"There's a window of opportunity now for leaders across the state to finally resolve the transportation funding crisis," said Authority CEO Steve Bland. "Collectively, we can establish a more reliable and sustainable funding source to ensure public transportation continues benefiting riders in the Pittsburgh region and throughout the state."
The Authority is able to stabilize service, fares and staffing through June 30, 2012 only by using most of its remaining reserves and the remainder of the one-time $45 million emergency contribution made by former Gov. Rendell. If leaders are unable to agree on a transportation funding solution by the end of FY 2012, Port Authority then would face a significant deficit for FY 2013 and be forced to cut more service to offset the reduction in funding.
"We're very encouraged by the widespread interest in protecting our transportation programs in Pennsylvania and Gov. Corbett's initiative to seek potential solutions through the Transportation Funding Advisory Commission," Bland said.
The Commission is expected to issue recommendations by Aug. 1.
The Authority's balanced budget follows a rocky year for transit riders. The Authority was forced to increase fares, reduce service by 15 percent in March and eliminate 260 positions to help offset the state funding cuts.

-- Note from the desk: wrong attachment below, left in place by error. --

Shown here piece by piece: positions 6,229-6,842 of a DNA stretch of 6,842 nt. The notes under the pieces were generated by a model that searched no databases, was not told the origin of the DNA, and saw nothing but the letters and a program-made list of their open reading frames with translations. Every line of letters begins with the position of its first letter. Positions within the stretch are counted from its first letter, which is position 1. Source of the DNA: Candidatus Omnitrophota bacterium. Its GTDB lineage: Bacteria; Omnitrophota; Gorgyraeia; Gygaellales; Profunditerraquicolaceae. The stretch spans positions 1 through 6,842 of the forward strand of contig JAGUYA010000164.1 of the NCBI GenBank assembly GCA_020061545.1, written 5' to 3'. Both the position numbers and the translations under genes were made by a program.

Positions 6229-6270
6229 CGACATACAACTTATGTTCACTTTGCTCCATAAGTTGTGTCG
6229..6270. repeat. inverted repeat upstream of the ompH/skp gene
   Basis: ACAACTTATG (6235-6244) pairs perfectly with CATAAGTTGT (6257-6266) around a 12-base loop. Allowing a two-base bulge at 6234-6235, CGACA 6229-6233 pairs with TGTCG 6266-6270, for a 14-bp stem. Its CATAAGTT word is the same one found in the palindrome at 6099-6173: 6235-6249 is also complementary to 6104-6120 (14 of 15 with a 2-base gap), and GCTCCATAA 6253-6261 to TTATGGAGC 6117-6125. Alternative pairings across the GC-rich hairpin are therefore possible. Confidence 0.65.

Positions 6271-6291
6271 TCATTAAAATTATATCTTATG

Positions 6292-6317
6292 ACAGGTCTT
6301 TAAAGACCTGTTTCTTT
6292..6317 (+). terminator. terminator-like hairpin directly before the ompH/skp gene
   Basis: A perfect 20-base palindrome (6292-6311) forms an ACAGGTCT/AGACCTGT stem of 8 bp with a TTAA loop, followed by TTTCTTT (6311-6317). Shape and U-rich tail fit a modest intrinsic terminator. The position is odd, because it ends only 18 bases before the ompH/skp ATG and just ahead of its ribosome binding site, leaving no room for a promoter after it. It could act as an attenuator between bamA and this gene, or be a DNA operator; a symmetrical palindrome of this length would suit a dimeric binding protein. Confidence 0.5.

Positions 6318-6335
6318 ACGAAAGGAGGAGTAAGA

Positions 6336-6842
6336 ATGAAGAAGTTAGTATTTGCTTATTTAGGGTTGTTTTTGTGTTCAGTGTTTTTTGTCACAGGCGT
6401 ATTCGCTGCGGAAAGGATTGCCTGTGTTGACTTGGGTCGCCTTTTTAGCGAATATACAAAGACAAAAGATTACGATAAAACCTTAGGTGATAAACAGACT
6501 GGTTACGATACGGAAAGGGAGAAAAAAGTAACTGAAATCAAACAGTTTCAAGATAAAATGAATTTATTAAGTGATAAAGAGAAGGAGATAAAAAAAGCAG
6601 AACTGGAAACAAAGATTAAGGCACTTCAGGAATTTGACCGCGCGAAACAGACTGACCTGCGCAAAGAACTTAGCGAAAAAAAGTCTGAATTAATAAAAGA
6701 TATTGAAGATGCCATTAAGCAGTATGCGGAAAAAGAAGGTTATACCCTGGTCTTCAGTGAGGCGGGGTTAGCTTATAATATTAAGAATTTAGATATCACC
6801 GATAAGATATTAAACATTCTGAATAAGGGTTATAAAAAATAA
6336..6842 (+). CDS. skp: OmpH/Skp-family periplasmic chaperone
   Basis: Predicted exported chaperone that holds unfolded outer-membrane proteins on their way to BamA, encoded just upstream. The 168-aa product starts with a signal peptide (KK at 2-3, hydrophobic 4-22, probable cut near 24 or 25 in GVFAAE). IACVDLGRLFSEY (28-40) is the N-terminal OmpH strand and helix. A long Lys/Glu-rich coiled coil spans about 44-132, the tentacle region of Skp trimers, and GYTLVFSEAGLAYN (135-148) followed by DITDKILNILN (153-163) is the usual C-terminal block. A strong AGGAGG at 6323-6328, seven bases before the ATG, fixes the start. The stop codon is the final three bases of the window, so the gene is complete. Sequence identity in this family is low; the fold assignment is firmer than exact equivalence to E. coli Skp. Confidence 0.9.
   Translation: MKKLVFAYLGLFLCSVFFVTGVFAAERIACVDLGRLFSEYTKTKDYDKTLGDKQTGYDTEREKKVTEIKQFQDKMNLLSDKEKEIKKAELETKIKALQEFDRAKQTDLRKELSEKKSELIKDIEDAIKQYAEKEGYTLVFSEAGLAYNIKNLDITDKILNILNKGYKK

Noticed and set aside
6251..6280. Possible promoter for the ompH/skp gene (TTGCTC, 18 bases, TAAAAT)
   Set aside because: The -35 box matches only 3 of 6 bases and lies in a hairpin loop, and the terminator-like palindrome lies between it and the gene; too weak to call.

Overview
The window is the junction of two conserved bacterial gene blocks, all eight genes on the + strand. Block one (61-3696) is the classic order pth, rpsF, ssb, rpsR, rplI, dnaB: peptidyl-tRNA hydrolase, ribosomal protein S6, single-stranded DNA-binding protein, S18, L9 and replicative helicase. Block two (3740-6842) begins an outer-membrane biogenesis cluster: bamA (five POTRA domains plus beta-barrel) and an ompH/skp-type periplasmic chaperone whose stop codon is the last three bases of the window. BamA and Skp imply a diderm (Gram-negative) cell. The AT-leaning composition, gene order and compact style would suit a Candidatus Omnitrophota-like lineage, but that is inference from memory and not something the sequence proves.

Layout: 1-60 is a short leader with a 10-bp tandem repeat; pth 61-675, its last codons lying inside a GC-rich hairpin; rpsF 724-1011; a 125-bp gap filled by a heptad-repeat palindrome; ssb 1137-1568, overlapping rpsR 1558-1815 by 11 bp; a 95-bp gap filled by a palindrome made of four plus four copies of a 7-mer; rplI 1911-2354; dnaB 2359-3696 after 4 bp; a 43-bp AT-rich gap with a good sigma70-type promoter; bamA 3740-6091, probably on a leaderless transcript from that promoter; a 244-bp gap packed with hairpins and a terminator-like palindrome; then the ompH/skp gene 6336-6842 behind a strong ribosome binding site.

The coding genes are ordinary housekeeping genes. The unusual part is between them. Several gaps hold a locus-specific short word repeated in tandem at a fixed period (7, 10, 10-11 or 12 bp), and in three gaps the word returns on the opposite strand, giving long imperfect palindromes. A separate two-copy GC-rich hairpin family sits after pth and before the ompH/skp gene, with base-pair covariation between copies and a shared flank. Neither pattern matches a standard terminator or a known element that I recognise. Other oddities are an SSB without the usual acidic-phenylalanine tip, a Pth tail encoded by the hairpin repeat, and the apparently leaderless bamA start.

In Pennsylvania, all public transit systems receive a significant level of funding, based on a formula, from state government to help provide daily services. At Port Authority, this amount is supposed to be $184.1 million. However, a state budget shortfall was caused last year primarily by a federal decision to not allow Pennsylvania to generate revenue by charging tolls on Interstate 80. In addition, state sales tax receipts were down.
A few facts about this year's budget:
- $370.2 million total expenses, up from $356.6 million – about a 3.8 percent increase.
- Approximately $40 million in one-time use of reserves and the remainder of the state’s $45 million emergency contribution are needed to balance the budget.
- Port Authority projects ending FY 2012 with only $10 million in reserves.
- Union employees will receive a 3 percent contractual wage increase. Non-union employees are under a wage freeze.
The Authority's Board also approved capital improvement budgets for two years. The fiscal year 2011-12 budget totals $182.9 million and the fiscal year 2012-13 budget totals $149.2 million.
Operating and capital improvement budgets serve different functions. Capital funding received from local, state and federal sources that is designated for specific projects cannot be used for operating expenses.
The capital budget reflects how Port Authority maintains its extensive system, including 26 miles of light rail tracks, nearly 15 miles of busways and roughly 800 vehicles. Major projects such as the North Shore Connector extension are paid with capital budget dollars, not operating dollars.